End of US-Germany honeymoon exposes new rifts in old alliance （He Zhigao）
Donald Trump's first trip to Europe as US president failed to mollify the mounting tensions between the US and Europe, especially Germany. After the Group of Seven (G7) summit in Italy, German Chancellor Angela Merkel said, "We Europeans must take our destiny into our own hands." Meanwhile, Trump called the Germans "very bad" for their vast trade surplus with the US.
Their spat quickly made headlines around the world and seemed to be an extension of the awkwardness generated when Trump refused to shake Merkel's hand during their first official meeting.
The US and Germany now denounce each other continuously and risk falling out of the community of democracies and entering a relationship featuring adversity and hostility. With more differences than consensuses, their bilateral ties have plunged to a record low point following their brief honeymoon period back in the Barack Obama era.
There is no denying that Washington and Berlin have indispensable differences. Though they remain important partners with each other, they must also manage a slew of discrepancies, notably their different attitudes toward climate change, trade policy, globalization and governance. In addition, both sides have bred discord on such issues as the massive influx of refugees and immigration.
At the NATO summit in Brussels late last month, Trump bashed his European allies for not fulfilling NATO's Article 5 clause. Trump's demand that European members meet their pledge to contribute two percent of national GDP to their defense budget annually by 2024 lies at the core of these vehement tussles. But Germany and the US still have wide divergences on how to use these funds, which the former believes should be used for crisis management, economic development and to buttress stability in weak nations while the latter wants the money to go toward weapon upgrades.
Furthermore, Merkel's speech serves as a signal to other EU member states, reminding them of the union's autonomy and authority. She also underlined that integration needs further development. For Berlin, Europe's priority position in NATO policies and improved cooperation and coordination between Washington and the EU within the NATO framework are the most critical issues of the day.
The EU Global Strategy entitled "Shared Vision, Common Action: A Stronger Europe" unveiled a year ago highlights "The EU needs to be strengthened as a security community: European security and defense efforts should enable the EU to act autonomously while also contributing to and undertaking actions in cooperation with NATO." For instance, member states must "meet the collective commitment of 20 percent of defense budget spending devoted to the procurement of equipment and Research & Technology."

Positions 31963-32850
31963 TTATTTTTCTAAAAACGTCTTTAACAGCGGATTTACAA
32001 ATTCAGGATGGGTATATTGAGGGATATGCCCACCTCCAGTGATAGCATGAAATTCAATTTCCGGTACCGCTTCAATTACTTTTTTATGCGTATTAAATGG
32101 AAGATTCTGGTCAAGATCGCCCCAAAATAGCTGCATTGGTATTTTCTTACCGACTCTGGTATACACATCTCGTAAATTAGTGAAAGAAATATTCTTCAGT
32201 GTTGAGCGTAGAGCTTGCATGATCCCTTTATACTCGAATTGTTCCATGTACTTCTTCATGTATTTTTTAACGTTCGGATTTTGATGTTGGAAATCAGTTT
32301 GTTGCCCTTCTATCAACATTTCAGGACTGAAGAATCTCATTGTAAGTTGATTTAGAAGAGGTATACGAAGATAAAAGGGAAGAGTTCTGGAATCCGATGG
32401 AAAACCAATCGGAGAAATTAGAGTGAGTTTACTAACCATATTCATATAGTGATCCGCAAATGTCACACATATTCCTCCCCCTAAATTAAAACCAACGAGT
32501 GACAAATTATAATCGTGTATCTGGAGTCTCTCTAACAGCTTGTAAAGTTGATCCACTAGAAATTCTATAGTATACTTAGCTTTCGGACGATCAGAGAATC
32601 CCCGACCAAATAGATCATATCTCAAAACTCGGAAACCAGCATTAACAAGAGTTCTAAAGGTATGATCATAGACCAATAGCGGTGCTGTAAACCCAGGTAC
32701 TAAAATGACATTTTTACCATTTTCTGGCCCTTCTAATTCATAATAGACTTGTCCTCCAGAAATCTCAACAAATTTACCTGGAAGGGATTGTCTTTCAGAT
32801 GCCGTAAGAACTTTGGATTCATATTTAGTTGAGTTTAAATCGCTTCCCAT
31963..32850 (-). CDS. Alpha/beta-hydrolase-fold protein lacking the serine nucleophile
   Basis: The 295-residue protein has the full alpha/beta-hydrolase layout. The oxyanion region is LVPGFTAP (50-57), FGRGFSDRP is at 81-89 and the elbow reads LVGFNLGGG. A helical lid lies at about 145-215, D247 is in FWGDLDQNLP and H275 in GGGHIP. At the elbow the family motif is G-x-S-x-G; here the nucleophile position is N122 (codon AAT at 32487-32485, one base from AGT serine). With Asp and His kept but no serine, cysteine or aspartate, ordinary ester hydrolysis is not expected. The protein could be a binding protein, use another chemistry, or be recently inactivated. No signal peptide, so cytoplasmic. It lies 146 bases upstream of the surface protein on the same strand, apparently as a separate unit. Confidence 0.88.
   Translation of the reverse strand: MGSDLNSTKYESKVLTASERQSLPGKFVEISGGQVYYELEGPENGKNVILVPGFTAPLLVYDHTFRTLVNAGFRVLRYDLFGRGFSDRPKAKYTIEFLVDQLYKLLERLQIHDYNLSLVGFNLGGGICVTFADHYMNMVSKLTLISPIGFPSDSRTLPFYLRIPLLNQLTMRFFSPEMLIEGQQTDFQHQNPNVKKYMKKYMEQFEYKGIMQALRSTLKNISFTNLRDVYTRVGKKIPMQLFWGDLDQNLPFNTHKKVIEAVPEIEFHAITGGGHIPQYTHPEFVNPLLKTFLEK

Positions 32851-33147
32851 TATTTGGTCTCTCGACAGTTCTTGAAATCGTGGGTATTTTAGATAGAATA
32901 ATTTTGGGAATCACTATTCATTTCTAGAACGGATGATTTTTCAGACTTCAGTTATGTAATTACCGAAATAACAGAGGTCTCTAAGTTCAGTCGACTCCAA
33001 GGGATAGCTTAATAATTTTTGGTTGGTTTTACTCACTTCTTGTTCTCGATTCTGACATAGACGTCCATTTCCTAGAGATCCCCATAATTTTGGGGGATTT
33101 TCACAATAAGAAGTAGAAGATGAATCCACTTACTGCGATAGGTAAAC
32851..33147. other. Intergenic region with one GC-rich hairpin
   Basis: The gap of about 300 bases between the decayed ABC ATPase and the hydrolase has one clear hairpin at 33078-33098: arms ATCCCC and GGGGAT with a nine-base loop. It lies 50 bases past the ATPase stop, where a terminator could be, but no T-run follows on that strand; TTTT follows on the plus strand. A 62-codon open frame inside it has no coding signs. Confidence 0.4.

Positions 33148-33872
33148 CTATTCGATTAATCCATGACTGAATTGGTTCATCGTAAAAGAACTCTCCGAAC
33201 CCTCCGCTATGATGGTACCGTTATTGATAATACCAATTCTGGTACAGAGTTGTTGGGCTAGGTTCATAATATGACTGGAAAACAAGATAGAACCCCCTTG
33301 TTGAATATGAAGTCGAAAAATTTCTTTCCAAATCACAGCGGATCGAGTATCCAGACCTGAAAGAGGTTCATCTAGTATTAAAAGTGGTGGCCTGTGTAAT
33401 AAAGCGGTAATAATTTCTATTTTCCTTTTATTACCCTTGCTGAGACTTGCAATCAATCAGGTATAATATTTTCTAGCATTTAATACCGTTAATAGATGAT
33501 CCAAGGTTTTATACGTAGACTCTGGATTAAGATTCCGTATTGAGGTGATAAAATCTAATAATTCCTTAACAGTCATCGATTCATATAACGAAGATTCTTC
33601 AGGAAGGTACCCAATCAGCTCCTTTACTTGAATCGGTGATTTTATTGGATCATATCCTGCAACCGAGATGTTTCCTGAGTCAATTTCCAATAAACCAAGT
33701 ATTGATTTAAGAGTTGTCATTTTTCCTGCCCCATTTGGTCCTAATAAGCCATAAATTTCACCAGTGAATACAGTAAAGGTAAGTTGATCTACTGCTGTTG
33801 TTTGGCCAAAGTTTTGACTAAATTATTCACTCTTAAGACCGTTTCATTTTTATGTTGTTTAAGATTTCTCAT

The White Paper on the Future of Europe released by the European Commission in March 2017 called for closer defense cooperation, demonstrating that Europe attaches great importance to the development of its own security strategy and avoids unilaterally relying on NATO. Nonetheless, this will likely give rise to another scenario: changes in US-German relations will trigger fluctuations in their respective ties with Russia and consequently mitigate the tensions between Washington and Moscow or between Berlin and Moscow.
Emmanuel Macron's victory in France has further convinced Merkel that a stronger France-Germany relationship is the cornerstone for the future development of European integration, particularly in the post-Brexit epoch. Central and eastern European countries also maintain different views toward transatlantic relations. In a recent speech, Romanian President Klaus Iohannis noted, "We highlighted the importance of a strong transatlantic relation." Given Moscow's implied threats on this issue, the Baltic states and Poland have repeatedly emphasized the importance of strong transatlantic ties.
Despite enlarged discrepancies within the EU, Berlin-Paris intimacy will in turn facilitate the development of the differentiated integration proposal by the European Commission. In addition, Merkel's remarks also provided a glimpse of her governing ideas and the policy claims of the German people. The upcoming September election stands as a serious test for her policies and also a chance to win herself more supporters. She has adopted similar US policies as her europhile rival Martin Schulz, which will gain more votes for her.
A strained US-German relationship is one of the new trends in the Western world, which has cast a shadow over US-EU ties. But behind this blurry shadow, we see the unity among core European countries and the development of differential integration.
（Contant He Zhigao：email@example.com）
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